By Karen Gillow
Environmental scientists have developed a new, low-cost way to save rare animals and plants from poachers and plunderers – using maths.
In a new study, researchers from the ARC Centre of Excellence for Environmental Decisions (CEED), the Wildlife Conservation Society, Imperial College London and the Uganda Wildlife Authority are using a cunning mathematical model to outwit poachers in central Africa.
By studying the poachers' incursion patterns and prioritising patrols, the technology can improve protection of endangered animals and plants where they most need it, while minimising patrol and conservation costs, say Dr Richard Fuller and Dr James Watson of CEED and The University of Queensland (UQ).
"The great thing about this approach is that it can be applied anywhere in the world," says Dr Fuller. "For example we can use it to minimise disturbance of shorebirds in Queensland, or to tackle the weed invasion in Australia."
The problem of patrolling to protect endangered animals and plants is that budgets are usually tiny, Dr Fuller explains. "Patrol teams often consist of several rangers who have to cover a massive area.
"Our study in central Africa shows that patrols are usually carried out near patrol stations where rangers are based, and they aren't very effective at stopping illegal hunting beyond a few kilometres."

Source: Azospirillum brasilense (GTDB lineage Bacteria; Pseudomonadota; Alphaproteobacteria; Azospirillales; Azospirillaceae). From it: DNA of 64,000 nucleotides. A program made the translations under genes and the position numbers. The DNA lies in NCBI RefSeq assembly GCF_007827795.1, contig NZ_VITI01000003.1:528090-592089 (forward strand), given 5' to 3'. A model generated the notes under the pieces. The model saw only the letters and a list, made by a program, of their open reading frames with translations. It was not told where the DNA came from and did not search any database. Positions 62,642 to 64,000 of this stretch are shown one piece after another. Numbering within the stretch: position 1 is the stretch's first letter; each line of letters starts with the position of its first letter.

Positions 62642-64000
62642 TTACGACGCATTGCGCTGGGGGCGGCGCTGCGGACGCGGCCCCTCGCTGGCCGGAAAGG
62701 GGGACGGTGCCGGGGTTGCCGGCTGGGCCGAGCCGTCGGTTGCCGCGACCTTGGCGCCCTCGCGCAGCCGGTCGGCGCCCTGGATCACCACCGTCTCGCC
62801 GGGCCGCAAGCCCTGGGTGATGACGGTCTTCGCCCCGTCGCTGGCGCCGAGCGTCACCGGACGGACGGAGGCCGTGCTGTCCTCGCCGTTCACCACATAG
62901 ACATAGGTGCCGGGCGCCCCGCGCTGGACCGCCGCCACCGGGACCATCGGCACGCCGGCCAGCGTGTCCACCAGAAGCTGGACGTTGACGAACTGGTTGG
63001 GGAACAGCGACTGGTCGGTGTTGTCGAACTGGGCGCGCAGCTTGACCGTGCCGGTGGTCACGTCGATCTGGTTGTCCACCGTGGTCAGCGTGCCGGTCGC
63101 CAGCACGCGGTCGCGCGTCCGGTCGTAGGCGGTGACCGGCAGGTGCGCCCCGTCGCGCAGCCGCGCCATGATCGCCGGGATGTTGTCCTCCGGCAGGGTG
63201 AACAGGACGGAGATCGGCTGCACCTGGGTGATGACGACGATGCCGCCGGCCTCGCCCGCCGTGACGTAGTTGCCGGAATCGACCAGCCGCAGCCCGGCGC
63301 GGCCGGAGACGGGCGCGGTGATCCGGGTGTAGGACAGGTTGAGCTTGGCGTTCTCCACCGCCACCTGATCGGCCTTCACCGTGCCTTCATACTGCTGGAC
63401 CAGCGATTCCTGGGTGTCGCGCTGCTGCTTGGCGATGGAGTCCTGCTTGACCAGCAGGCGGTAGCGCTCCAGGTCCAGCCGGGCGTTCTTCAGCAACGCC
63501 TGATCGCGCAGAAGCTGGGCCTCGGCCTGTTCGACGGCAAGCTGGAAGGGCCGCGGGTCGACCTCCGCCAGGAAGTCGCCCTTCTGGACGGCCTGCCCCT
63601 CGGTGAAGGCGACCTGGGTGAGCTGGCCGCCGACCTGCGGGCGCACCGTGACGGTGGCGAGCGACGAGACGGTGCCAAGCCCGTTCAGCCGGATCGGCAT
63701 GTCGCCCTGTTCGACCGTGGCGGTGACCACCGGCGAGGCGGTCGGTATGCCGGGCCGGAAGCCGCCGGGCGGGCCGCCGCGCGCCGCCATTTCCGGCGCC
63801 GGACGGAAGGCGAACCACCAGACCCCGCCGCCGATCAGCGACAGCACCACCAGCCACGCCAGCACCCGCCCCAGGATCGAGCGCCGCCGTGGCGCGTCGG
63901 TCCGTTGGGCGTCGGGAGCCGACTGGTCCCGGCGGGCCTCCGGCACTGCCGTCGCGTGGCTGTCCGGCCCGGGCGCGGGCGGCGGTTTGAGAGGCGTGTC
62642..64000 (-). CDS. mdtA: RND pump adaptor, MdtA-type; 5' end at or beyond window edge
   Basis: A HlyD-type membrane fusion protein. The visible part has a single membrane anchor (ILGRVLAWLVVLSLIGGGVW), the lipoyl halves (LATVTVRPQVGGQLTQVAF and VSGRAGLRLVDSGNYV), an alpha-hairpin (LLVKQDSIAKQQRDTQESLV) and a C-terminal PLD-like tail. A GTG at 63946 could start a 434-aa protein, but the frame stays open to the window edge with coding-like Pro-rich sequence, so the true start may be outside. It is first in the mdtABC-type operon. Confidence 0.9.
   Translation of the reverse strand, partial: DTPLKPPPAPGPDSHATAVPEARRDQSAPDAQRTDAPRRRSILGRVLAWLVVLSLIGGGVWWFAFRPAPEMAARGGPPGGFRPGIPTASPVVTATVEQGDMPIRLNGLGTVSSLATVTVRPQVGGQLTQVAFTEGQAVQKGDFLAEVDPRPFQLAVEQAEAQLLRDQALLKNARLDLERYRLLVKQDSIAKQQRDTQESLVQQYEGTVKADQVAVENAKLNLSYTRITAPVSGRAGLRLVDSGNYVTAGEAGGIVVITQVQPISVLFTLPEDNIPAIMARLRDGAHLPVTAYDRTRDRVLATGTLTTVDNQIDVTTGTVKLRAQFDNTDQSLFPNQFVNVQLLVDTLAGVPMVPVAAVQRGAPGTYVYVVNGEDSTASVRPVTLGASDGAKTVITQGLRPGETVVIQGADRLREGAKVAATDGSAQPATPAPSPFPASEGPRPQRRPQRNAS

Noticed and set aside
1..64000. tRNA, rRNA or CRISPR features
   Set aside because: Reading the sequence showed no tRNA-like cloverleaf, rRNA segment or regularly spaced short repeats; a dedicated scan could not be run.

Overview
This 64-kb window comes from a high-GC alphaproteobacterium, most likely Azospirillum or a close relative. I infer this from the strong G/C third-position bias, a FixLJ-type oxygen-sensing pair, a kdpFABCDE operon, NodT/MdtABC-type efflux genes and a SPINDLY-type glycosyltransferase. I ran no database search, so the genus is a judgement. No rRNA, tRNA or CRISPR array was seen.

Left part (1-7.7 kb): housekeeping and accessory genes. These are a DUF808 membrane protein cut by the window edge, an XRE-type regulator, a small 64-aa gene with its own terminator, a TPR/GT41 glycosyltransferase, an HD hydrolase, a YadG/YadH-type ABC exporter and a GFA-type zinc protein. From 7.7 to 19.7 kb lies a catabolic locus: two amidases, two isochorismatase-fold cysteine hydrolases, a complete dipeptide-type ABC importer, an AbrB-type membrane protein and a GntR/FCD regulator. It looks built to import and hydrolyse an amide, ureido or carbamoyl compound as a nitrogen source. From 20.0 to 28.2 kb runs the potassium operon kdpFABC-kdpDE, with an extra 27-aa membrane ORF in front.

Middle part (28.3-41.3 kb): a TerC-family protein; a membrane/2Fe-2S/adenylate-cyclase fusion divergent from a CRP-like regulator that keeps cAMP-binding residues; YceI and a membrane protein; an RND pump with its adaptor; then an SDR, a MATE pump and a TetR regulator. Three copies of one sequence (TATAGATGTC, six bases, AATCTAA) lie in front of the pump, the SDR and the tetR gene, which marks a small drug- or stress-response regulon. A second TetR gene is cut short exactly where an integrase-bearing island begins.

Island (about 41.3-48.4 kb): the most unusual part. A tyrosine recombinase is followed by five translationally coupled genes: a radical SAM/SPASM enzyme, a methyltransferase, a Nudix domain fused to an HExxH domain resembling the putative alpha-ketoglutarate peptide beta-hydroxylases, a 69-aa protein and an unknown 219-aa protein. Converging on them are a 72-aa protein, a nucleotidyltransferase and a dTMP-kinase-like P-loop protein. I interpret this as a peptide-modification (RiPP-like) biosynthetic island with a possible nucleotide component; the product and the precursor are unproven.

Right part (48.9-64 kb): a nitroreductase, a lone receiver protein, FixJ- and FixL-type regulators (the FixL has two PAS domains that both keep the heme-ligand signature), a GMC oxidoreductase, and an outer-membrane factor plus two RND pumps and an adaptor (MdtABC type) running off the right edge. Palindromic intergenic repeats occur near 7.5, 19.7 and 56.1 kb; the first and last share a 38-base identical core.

The scientists carried out the research in Africa's Greater Virunga Landscape – one of the most biodiverse places on Earth, with 13 protected areas covering 13,800 square kilometres. The team studied which areas had the most illegal poaching and logging, the impact on wildlife, and the cost of patrolling the threatened areas.
"We included all this information in a mathematical model that prioritises the location of patrols," Dr Watson says. "For example, since the poachers know well where the patrol bases are, patrollers should target more remote areas – a hotspot for illegal poachers – by extending their patrols."
"The study shows that this reduces the cost of meeting all conservation targets in the landscape by as much as 63 per cent. By providing a big picture view of the entire landscape, the model enables us to maximise conservation efforts on a limited budget."
Dr Fuller says that apart from deterring illegal poaching, the approach can also be used to prevent disturbance of threatened species by human activity, or to prevent major weed invasions.
Using migratory shorebirds in Queensland's Moreton Bay as an example, he explains that the State government can impose hefty fines on people whose pets and cars disturb the birds.
"They also set up patrols to enforce the rules, but it's exactly the same problem that we had in Africa – small budget, big area," Dr Fuller says. "The same goes for our growing weed problem – it's usually small teams of people trying to tackle the problem, but there are millions of hectares of Australia to be covered.
"With this model, we can now help rangers target their routes and provide the best protection for our native wildlife and plants, even when they have a limited budget."
Dr Watson says using maths in this way is smart conservation: "It means we can protect and save more species for the same investment. The same thinking can be used to target pandemic issues like illegal hunting for the Chinese medicine trade, feral animal control, or insect and weed or disease invasions."